In 2020, Backblaze added 39,792 hard drives to their credit, and as of December 31, they had a total of 165,530 hard drives running on their servers. Of these, 3,000 disks were system drives while 162,530 were mass data storage drives. As you will see below, they use hard drives from different manufacturers and different capacities, so without a doubt we can get a very good idea of how reliable different brands are with this statistic.
The most reliable hard drives of 2020
At the end of 2020, Backblaze was monitoring 162,530 hard drives, those used for mass data storage. Of this amount, 231 drives that were used only for testing and models that did not have at least 60 drives are removed (they consider that with fewer drives the statistics are unreliable). That leaves us with a total of 162,299 records in this statistic.
For disks that have less than 250,000 disk days, no conclusion is warranted about their failure rate; There isn’t enough data over a one-year period to draw any conclusions, so we’ll then analyze the data from readers with over 250,000 driving days.
We need hard drives Seagate 6 TB (ST6000DX000) tops the list of most reliable hard drives with an annual failure rate (AFR) of just 0.23%, on top of that this model is the oldest in average age of all the units listed. Closely followed are 4 TB HGST (HMS5C4040ALE640) with an annual failure rate of 0.27%, 8 TB (HUH728080ALE600) with 0.29% and 12 TB (HUH721212ALE600) with a failure of 0.31% .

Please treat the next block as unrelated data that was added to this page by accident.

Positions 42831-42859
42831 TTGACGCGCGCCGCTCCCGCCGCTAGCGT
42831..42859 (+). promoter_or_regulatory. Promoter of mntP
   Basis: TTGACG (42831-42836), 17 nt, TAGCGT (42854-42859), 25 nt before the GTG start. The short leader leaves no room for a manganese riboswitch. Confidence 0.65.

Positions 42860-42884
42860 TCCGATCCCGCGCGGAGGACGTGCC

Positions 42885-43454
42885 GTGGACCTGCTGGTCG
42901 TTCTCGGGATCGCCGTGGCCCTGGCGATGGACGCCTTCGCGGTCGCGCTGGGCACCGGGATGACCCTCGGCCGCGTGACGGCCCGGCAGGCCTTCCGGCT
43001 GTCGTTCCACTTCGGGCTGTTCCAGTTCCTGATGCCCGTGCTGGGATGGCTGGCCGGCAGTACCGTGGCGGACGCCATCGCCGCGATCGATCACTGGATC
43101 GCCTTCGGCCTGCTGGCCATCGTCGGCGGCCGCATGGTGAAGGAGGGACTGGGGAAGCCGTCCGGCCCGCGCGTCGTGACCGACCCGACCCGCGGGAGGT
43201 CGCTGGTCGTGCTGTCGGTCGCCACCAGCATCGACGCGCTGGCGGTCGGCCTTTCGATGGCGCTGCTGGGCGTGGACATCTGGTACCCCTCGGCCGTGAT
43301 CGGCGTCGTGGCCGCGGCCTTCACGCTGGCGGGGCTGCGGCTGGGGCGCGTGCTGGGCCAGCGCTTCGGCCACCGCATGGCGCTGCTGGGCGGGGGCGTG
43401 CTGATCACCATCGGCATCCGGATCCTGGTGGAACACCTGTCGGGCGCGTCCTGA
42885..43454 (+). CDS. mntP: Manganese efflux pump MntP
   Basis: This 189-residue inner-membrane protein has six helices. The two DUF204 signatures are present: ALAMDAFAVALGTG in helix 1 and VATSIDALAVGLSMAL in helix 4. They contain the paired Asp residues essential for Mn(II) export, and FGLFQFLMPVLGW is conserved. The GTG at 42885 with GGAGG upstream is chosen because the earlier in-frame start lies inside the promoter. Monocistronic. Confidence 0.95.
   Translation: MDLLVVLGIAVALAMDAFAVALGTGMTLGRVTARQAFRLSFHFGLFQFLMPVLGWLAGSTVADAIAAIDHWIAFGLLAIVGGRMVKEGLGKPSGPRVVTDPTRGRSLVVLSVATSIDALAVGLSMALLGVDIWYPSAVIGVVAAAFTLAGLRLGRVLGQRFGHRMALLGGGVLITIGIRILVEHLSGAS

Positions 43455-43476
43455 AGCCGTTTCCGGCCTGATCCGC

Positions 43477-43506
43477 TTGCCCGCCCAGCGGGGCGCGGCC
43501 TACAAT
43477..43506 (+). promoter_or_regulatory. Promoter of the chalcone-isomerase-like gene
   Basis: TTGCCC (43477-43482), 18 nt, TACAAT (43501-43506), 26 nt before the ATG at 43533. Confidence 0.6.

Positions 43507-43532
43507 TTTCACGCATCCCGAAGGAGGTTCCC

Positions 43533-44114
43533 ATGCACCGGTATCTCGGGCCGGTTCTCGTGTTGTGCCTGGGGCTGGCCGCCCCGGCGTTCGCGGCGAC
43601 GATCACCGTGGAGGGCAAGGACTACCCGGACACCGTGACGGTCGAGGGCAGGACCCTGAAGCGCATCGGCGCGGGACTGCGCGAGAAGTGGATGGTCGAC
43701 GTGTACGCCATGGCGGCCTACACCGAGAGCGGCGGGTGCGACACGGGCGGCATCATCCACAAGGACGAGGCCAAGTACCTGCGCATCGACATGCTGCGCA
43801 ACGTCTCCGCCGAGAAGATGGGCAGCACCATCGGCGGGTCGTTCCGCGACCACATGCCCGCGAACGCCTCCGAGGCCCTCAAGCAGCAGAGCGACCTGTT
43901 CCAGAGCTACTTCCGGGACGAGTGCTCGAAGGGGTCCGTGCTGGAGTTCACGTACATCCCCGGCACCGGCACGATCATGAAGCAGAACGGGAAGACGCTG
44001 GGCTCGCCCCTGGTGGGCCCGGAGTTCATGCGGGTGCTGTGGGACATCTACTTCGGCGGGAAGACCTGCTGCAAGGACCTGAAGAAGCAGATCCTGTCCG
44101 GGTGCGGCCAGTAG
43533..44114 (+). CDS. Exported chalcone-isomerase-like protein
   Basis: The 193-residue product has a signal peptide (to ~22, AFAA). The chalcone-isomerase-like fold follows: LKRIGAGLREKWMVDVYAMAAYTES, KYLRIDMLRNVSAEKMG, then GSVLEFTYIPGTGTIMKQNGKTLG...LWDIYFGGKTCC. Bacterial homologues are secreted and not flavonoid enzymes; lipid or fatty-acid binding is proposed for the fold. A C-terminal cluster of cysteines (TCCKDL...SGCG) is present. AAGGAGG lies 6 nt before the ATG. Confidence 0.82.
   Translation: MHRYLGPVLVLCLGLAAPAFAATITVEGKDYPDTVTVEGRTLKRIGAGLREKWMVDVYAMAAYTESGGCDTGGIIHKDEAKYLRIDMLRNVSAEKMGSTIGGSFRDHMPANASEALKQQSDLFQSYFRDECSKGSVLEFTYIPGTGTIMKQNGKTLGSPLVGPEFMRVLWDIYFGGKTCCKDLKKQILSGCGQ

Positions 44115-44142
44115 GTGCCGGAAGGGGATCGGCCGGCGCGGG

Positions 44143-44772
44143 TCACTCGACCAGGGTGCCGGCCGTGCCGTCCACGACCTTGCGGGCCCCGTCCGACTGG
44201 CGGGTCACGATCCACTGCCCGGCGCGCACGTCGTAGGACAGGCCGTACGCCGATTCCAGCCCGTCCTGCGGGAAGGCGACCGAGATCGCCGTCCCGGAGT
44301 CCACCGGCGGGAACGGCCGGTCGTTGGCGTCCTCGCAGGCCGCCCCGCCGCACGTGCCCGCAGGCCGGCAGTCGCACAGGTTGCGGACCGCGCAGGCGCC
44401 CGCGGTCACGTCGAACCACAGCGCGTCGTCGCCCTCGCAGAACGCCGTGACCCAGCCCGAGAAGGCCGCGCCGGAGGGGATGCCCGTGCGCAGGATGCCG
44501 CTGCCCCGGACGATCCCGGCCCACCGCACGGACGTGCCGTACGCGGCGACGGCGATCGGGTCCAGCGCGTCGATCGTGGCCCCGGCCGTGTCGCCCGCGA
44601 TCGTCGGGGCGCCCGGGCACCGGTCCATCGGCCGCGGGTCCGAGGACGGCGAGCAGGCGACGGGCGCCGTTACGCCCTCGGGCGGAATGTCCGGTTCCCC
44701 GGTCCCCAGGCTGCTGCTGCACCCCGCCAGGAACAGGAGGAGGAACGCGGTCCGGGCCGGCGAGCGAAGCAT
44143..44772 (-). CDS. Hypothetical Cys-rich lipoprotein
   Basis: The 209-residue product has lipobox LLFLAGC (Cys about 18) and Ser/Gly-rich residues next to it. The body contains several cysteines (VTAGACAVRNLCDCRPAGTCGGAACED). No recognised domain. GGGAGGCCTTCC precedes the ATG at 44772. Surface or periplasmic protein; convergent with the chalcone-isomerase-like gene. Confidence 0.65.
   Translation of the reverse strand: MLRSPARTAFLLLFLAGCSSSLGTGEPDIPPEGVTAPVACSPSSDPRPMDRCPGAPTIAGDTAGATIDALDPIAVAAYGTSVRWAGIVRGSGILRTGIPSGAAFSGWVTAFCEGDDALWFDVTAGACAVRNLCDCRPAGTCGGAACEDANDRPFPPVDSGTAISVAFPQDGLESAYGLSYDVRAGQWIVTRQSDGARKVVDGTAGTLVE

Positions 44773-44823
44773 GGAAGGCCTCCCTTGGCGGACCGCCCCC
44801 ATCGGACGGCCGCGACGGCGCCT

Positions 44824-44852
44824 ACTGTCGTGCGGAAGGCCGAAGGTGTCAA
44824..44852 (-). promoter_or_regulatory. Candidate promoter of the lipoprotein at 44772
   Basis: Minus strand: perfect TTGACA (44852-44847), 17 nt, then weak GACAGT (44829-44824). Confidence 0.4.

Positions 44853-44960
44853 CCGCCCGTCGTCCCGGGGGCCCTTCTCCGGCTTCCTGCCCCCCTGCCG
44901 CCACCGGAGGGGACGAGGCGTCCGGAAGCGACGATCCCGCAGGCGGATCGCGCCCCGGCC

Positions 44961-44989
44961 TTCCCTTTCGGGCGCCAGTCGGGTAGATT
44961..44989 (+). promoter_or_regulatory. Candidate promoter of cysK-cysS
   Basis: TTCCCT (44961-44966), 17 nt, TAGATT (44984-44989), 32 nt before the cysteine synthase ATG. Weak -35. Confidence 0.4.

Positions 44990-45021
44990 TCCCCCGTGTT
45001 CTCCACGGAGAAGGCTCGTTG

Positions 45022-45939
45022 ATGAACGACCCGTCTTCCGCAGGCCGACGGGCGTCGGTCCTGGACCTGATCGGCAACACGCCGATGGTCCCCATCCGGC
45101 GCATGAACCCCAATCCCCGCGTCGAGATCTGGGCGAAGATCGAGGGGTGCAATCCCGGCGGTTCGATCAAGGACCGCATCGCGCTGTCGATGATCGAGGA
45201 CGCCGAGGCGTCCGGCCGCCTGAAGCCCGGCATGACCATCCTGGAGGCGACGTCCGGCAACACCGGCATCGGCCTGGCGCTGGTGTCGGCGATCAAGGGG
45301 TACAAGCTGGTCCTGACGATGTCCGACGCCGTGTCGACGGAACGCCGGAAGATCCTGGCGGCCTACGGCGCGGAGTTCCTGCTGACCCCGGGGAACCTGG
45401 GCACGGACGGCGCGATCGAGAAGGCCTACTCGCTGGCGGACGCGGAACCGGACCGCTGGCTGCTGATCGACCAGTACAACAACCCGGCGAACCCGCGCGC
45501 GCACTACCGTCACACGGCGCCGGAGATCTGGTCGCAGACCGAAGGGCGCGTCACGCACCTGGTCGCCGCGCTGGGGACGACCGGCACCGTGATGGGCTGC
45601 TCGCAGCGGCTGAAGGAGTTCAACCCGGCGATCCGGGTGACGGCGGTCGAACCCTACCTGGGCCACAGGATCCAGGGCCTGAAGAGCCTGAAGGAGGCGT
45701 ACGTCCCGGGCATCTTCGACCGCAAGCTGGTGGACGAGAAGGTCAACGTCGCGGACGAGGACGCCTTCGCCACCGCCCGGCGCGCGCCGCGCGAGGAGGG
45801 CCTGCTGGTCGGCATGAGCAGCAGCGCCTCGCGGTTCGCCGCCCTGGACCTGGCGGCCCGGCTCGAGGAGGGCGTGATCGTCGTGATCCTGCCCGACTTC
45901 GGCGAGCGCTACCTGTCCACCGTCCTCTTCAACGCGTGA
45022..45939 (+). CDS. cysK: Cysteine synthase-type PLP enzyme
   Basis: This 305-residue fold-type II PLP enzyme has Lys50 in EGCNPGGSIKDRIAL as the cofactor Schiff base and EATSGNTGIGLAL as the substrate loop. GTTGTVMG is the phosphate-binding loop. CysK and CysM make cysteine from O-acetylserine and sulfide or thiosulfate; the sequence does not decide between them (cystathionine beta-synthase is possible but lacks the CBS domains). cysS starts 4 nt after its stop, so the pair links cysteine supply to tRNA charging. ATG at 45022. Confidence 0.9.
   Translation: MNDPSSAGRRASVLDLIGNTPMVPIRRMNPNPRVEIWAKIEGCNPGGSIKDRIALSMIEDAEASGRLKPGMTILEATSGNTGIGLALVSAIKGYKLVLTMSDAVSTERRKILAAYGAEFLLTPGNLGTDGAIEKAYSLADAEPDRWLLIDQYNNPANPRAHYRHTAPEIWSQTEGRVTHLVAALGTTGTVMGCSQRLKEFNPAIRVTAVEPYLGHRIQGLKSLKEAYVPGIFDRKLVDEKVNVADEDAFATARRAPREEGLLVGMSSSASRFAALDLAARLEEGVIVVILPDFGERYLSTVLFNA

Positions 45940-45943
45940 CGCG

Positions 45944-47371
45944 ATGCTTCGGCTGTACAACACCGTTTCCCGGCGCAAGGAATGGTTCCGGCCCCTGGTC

The average annual failure rate is 0.93%, so these models we have seen before are well below average, although it is true that the units Seagate 18TB significantly increased this ratio with a failure rate of 12.54%, as hard drives were less reliable. It is curious that Seagate is positioned as the most reliable brand but also the least reliable depending on the model, but what is not in doubt is that HGST
For the home environment, which hard drive to buy?
As consumers, as a general rule, we will not opt for hard drives larger than 12TB because their price is still too high to be considered “consumer” devices. Overall, it seems like the most reliable hard drives we have right now are the Seagate 6TB, followed by the 4TB and 8TB HGST, so if we’re guided by this statistic which tells us which hard drives fail the least, do not hesitate and buy one of these units.
Now, if you are looking for 10TB or larger drives, you should go for the 12TB HGSTs because with a failure rate of just 0.31% they are the least likely to fail you during use. However, it’s worth noting Toshiba 14TB drives which, according to this statistic, have a failure rate of 0.91%.